As this COVID-19 pandemic unfolds, brand marketers are trying hard to connect meaningfully with consumers. If you’re like me, you’ve already received dozens of emails from companies about their new safety and hygiene initiatives, how customer service may be impacted by the virus, poorly disguised sales offers, or even warm messages of support.
A quick temperature check on social media shows that reception to these brand messages so far have been varied. Customer sentiments appear to range widely.
In extraordinary times like these, a hyper-intentional brand marketing strategy is vital to avoid or mitigate reputational risk. With COVID-19 hanging in the backdrop of day-to-day life, it’s easy for a brand’s ad campaign to be received as tone deaf or exploitative.
In this blog post, we examine how marketers can build brand equity during the ongoing COVID-19 pandemic.
“Great brands build their equity in crises like these”
China was the first major market to feel the impact of the coronavirus pandemic. There, several brands have brilliantly maneuvered grim circumstances to activate brand building opportunities. In China, brands like Nike, L’Oreal, Estée Lauder and Starbucks have deployed campaigns that strike the right tone with consumers, and carefully balance cause marketing with sales messaging. These brands are playing a role in helping consumers feel safe and secure.
For example, understanding that people are stuck at home but still need exercise, Nike posted a series of at-home work out clips on TikTok and WeChat, amassing 346,000 followers and more than two million likes; L’Oreal China pledged $720,000 (5 million RMB) to help fight the spread of coronavirus and publicized it on their social media channels to the delight of their customers; Starbucks embraced an educator role by showing people how to correctly wash their hands, and enjoy prepackaged Starbucks coffee at home.
A genuine and empathetic brand message will go a long way during a crisis like the coronavirus pandemic. Jeff MacDonald, an executive at Marquette Bank, shared his perspective in a recent interview with The Financial Brand, a trade magazine for financial institutions:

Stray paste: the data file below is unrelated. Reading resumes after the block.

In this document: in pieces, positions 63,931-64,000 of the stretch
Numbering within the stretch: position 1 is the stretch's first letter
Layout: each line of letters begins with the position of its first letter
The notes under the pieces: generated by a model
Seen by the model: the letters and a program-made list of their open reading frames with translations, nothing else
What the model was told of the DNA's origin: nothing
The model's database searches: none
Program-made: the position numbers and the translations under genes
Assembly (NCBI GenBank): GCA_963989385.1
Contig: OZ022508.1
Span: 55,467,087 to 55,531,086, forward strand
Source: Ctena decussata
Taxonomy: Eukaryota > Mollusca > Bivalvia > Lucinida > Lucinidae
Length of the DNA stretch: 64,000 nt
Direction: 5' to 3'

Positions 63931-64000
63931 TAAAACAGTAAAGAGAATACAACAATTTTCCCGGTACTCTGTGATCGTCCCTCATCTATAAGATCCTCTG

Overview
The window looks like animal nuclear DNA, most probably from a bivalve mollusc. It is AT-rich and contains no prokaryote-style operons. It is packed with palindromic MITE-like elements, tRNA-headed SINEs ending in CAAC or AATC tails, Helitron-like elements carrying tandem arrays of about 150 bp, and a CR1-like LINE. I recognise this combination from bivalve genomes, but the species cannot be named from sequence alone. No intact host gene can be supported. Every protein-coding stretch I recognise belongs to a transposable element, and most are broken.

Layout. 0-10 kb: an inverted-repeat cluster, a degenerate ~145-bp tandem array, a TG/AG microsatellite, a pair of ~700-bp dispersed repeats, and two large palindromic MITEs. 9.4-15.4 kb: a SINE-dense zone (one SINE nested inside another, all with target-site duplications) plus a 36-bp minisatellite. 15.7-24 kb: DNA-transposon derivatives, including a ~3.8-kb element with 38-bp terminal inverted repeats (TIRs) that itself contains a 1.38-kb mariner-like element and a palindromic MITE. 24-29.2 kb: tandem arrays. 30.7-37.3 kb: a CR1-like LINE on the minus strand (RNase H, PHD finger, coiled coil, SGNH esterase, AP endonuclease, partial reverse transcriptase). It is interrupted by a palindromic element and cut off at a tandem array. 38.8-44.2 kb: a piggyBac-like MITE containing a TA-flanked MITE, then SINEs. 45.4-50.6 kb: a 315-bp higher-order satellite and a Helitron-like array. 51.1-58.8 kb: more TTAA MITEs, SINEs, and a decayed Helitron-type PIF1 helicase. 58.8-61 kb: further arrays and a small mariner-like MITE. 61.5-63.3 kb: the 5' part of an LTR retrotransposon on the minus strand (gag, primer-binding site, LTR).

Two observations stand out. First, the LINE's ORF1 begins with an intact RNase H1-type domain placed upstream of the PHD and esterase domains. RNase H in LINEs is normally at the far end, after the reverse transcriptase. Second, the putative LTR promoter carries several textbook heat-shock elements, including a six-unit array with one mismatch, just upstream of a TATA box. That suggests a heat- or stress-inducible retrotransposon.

“In a time of uncertainty, it is important that communications be proactive, simple, direct, honest and empathetic. Right now, brands are flooding consumers with coronavirus readiness messages. We should ensure that our communications are focused on the consumer, are relevant and add value by being helpful to the situation.”
How a brand can actually be helpful in the lives of their consumers is a puzzle that marketers need to solve quickly. And according to Mark Ritson, brand consultant and former marketing professor (London Business School, MIT), being helpful is not achieved by solely offering hot deals and clever sales activations though the temptation will be there as budgets contract.
In his recently published piece on MarketingWeek, Ritson says:
“Confronted with a 50% cut in marketing budgets, the smarter play [for brands] is to actually focus more of it on the longer-term brand-building mission. Performance marketing is going to underperform in the current market conditions.”
“Great brands build their equity during crises like this…They stand out by actually exemplifying their brand values in the face of the crisis that surrounds it. They take care of their own and eschew shorter-term profits in favour of ensuring that their people are looked after. And they invest in brand-building media because, with many of their competitors losing their mind and their share of voice, there is a rare opportunity to come out of the crisis not just alive, but ahead.”“Marketing in the time of Covid-19“, Mark Ritson, MarketingWeek
The COVID-19 pandemic presents opportunities for brands to tell their story, relate their values to consumers, and build positive customer sentiments that will persist.
Brand Building Media: Online Video
As millions of consumers in the United States and Canada retreat into self-isolation, they’ll be hungry for content and entertainment. According to Nielsen, consumers forced to stay home will watch 60% more content.
A spike in video streaming was evident in China several weeks ago. With more than 150 million Chinese citizens in self-isolation, online video consumption jumped 14% month-over-month. Now, with COVID-19 taking hold around the world, SpotX, a video supply-side platform, reported a 16% increase in video ad inventories due to dramatic gains in user sessions. Here at Eastward Media, our own video SSPs are also seeing marked increases in available impressions as Chinese consumers in the United States and Canada consume more news and entertainment content on iQIYI, YouKu-TuDou, QQ Video and Sohu.
Brands that are ready to remind consumers why they matter in their lives can find good opportunities through online video. This was a key takeaway from the just-released Gartner study on how successful brands in China have been navigating through the COVID-19 pandemic.
We’ll get through this.
As the COVID-19 pandemic continues to unfold in North America and bring about uncertainty for the near-term, marketers should focus on the things they have control over: deciding to make brand equity investments, adding value by being helpful to the situation, and being acutely aware of their consumers’ changing realities.
The silver-lining for an event like this is that brands receive an opportunity re-tell their story, share their values, and remind consumers why and how they matter. In the long run, these brand building efforts will pay dividends.
Interested in learning how to reach Chinese consumers in the US and Canada through their favorite video streaming platforms? Get in touch today.